Factcheck: Christopher Booker and the missing ice age

  • 07 Jul 2011, 17:00
  • Christian

Christopher Booker's latest article, published by the Mail yesterday, suggests that we are facing a new ice age, that climate scientists are unreliable and can't actually draw any conclusions about how the planet's climate is changing, and that green taxes are responsible for recent rises in fuel bills.

The piece contains numerous inaccuracies, and some very odd presentations of recent scientific papers.

It begins:

"The latest news is that the world may be threatened by a sharp drop in temperatures, possibly so severe that it could herald a new mini ice age."

"And one reason being put forward for this is that all the pollution being chucked out by thousands of coal-fired power stations may be blocking the sun's heat from the Earth."

and ends

"..the same people who told us the world is about to fry unless we close down all those power stations are now telling us the same power stations may be heading us into a new ice age".

The argument that we are about to face 'a new ice age' could be inspired by one of two different research papers which have attracted media attention this week. But which one was it?

Booker attributes the prediction to a paper in the Proceedings of the National Academy of Sciences, which used computer modelling to investigate the slow-down in the warming trend over the last decade.

The paper concludes that rapid growth in sulfur emissions from Chinese coal-fired power stations may be offsetting some of the warming effect of greenhouse gases, but doesn't sugest that this could lead to a new ice age. Indeed as the Daily Mail itself recognised in its coverage of the paper, it could indicate the reverse - that we may face a 'spike' in global temperatures as Chinese coal power plants are cleaned up and the impact of sulfur emissions reduced.

Another study which attracted "new ice age" headlines last week was a paper in Environmental Research Letters, suggesting that there's around a ten per cent chance that a dip in solar activity means the UK may face harsher winters in the near future.

This was written up in some media outlets (including the Mail Online) as heralding a new "little ice age." However as the BBC reported on Monday - two days before the Booker piece came out - the lead researcher Professor Lockwood was

"...keen to point out that his team's paper did not suggest that the UK and mainland Europe was about to be plunged into a "little ice age" as a result of low solar activity, as some media reports had suggested."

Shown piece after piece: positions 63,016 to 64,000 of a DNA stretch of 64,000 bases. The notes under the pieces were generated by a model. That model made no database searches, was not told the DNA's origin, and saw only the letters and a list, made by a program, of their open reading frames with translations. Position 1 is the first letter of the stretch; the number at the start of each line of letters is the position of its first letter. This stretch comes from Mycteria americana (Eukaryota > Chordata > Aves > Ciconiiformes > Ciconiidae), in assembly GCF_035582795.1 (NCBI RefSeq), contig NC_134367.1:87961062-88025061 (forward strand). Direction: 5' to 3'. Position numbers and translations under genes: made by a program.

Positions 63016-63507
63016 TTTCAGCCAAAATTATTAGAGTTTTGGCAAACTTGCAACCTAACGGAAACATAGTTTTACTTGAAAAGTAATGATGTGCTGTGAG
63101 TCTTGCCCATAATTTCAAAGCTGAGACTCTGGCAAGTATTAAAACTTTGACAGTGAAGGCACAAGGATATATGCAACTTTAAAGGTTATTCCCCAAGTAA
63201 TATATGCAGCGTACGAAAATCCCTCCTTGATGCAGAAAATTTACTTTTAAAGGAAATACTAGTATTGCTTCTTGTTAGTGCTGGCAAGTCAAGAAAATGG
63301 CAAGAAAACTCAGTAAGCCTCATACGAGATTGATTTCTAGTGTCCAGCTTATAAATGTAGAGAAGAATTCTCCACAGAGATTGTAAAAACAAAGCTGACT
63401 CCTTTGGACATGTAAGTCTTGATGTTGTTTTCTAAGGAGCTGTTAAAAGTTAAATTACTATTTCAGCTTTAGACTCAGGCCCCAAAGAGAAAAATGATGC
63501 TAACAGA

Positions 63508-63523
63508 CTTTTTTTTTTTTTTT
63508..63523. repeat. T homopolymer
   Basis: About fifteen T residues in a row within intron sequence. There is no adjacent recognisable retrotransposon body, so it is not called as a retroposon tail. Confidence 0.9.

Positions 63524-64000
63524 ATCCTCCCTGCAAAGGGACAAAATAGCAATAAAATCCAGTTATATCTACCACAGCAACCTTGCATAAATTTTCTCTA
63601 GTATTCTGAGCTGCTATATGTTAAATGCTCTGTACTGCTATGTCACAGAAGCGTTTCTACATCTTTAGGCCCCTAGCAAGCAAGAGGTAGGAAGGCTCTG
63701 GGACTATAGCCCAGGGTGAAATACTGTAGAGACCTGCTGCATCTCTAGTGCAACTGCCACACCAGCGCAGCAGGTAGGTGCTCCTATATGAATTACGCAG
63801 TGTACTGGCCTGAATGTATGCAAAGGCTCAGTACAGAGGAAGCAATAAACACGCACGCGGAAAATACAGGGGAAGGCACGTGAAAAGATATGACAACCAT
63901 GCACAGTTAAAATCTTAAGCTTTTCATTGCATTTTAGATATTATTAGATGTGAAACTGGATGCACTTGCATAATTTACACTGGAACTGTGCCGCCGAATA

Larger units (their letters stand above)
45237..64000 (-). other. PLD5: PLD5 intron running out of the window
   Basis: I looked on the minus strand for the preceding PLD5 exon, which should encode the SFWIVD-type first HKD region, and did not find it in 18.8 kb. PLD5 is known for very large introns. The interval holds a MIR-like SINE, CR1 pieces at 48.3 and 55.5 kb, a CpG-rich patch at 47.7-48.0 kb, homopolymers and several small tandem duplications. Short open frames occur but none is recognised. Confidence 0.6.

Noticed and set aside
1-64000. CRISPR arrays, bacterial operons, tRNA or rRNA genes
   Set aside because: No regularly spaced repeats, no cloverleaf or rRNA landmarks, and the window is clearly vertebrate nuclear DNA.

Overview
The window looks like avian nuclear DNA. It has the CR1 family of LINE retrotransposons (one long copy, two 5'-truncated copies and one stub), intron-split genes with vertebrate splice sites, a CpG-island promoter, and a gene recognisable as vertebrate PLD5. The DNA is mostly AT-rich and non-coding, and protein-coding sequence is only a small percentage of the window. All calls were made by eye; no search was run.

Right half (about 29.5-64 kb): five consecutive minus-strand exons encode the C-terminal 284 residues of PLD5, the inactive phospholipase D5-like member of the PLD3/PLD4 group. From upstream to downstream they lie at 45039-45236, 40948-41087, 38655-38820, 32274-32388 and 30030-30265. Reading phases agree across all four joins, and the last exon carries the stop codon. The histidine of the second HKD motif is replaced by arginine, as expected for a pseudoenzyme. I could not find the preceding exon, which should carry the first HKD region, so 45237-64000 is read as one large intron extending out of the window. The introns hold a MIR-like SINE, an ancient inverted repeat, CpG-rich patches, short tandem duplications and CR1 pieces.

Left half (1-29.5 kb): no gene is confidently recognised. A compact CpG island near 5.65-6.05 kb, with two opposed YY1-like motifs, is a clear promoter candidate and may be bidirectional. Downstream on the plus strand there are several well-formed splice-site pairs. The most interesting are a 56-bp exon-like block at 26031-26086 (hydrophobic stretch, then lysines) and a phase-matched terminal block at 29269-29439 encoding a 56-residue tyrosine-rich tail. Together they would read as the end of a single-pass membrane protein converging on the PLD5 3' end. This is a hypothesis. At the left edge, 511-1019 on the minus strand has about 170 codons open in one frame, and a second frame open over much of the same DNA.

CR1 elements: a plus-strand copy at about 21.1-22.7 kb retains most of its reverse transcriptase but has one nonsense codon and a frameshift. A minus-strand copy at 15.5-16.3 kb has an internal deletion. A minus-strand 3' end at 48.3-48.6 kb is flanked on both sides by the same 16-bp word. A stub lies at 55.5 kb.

Lockwood's previous work has identified a link between fewer sunspots and atmospheric conditions that "blocked" warm westerly winds and allowed cold easterlies from the Arctic and Russia to sweep across Europe in the winter. However, he explained to the BBC that when this happened previously  

" was a regional redistribution and not a global phenomenon like an ice age."


"It was nothing like as cold as a real ice age - either in its global extent or in the temperatures reached. The summers were probably warmer if anything, rather than colder as they would be in an ice age."

The piece has many other questionable assertions in it, many of which we have considered before. Booker continues

"…more recently, it became obvious that something had gone seriously awry with the [greenhouse gas] theory… Sure, CO2 in the atmosphere was still continuing to rise. But no longer were temperatures rising in sync, as the computer models predicted they should."

As we have pointed out before, computer models do not predict that temperatures should rise 'in sync' with rising levels of carbon dioxide, because scientists understand that the climate is also impacted by other factors - including the solar cycle, El Nino/La Nina and volcano eruptions, which lead to considerable short-term variability. As the Met Office has put it, short-term fluctuations in temperature are

"....entirely consistent with our understanding of natural fluctuations of the climate within a trend of continued long-term warming"

Booker also claims that

By 2007, as temperatures temporarily plummeted by as much as their entire net rise in the 20th century, experts were beginning to question the global warming orthodoxy.

The perennial problem with Booker's writing is that it is difficult to check his claims because he rarely provides any references, and it is not clear where this claim comes from. 

However, as we have outlined before, Booker has previously claimed that in 2007, temperatures fell by 0.75C - "more than the entire net recorded rise in the twentieth century".

It proved impossible to source this claim to any scientific literature. In early 2008 however, prominent climate skeptic website Watts Up With That claimed NASA figures showed temperatures falling by 0.75˚C between January 2007 and January 2008.

However, as can see from the graph below, temperatures fluctuate all the time. This doesn't change the long term trend.